If I would be sure the noise would be reduced. I'd do this for sure. But if it doesn't help much it's a real bugger. After all it ivolves some money and a lot of work. I don't really care about comfort (vibrations) as the car is already extremely comfortable. Due to the low center of gravity the e-Golf has really soft springs. I also run tires with high sidewalls (225/55R17).
It's definitely not by accident. And the speedo is now more accurate than stock. Most VW's are ~6% off.
Bigger tires (diameter - not width), mean more comfort and better rolling resistance. For the previous cars longer gear ratios also improving fuel consumption. Electric doesn't make a difference.
I actually passed these over from My Alhambra to Touran and now Golf. Even winter tires are 215/55R17
Only case I'd put stock diameter tires is if I sell the car
I see you have the same hum at 210hz or thereabouts that I have. Part of the rear subframe resonates like crazy under certain conditions. Unfortunately unaffected by this particular mod.I just mounted the damper today. Took 3 minutes including some photos.
Next I went to my std measuring straight. Pretty smooth asphalt and cc at 82 km/h.
View attachment 283292
Clear difference in the resonance at 120 Hz.
Then I selected a rough road as well. Also asphalt but quite rough. 41 km/h
View attachment 283293Again a reduction in the resonance. A bit lower frequency as speed was lower too.
I must admit I was surprised as the effect was bigger than expected. Made the investment totally acceptable. This was on a 2020 e-Golf with additional sound deadening added.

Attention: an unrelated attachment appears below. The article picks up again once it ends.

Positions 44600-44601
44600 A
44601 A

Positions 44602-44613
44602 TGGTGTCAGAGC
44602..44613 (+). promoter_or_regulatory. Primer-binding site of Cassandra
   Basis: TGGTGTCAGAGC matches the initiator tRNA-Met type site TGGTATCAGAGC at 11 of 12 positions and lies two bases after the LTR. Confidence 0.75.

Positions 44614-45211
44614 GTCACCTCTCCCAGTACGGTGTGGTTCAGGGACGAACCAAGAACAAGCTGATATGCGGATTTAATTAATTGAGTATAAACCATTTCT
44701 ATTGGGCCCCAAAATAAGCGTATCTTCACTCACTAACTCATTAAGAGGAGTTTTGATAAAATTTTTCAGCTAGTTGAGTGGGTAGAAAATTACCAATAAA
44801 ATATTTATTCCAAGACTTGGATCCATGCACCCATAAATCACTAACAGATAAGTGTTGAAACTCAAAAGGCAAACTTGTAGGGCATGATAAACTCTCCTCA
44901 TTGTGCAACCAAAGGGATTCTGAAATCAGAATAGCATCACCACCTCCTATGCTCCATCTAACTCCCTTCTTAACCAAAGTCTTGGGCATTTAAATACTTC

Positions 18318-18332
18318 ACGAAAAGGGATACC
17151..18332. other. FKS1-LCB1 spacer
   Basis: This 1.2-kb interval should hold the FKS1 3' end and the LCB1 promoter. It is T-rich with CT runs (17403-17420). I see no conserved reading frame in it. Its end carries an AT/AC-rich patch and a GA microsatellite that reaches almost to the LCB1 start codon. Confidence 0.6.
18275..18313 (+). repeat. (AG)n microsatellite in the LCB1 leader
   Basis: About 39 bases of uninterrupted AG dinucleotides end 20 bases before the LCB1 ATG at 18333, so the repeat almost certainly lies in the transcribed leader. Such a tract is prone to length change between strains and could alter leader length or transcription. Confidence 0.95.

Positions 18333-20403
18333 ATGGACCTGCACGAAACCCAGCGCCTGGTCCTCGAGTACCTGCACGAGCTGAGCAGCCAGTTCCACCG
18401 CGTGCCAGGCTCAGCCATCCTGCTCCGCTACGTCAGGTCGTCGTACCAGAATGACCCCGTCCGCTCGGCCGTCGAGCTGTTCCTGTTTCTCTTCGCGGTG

Dave. The GPS are actually quite good. At least what we have here. If yours is "out" it might be time to update. Momentarily they can be off but average over a reasonable time is good. I also use professional measurement equipment (VBOX) for work and they confirm even iPhone GPS is okay for speed. Speaking about speed I also used PEiseler fifth wheel, Datron microwave and optical sensors. GPS is by far the best and used by all industry nowadays. (except Audi who uses Peiseler - likely the last ones not in a museum).
Your "thumb rules" are right.
Additionally you can increase sidewall maintaining the rim diameter and increasing tire diameter.
Also a bigger diameter tyre reduces rolling resistance all other things being equal.
I know very well the standard sizes. Your last one has a typo.
Next time I change I might go for 195/60 or 205/60 R17
Readthebook. Thanks. I try to validate all I do.
My next project will likely be the flat bottom at the rear. For this I will measure RR and Cd before and after installing it.
Speaking about swapping rear subframes from bushless, tubular style to AWD style with bushing. Maybe A3 8V rear subframe from 07.07.2014 onward may fit? As its used on FWD cars too (US 1.8T A3 8V, or any EU A3 8V with multilink)
From my little research, it look like they adopted a revised rear subframe from EU passat B8, as subframe from A3 strats with 3Q0 part number (the same as passat B8 rear subframes) instead of 5Q0 (bushless style subframe). Parts number for subframe its the same beteen A3 8V (3Q0 505 315J/K/L repaced by 3Q0 505 235 AH) and B8 Passat (3Q0 505 235 T/AA/AC replaced by 3Q0 505 235 AH).
It should fit FWD golf, as floorpan in FWD vs Quattro A3 8V is different (lower in FWD, higher in Quattro, as in hatch golf)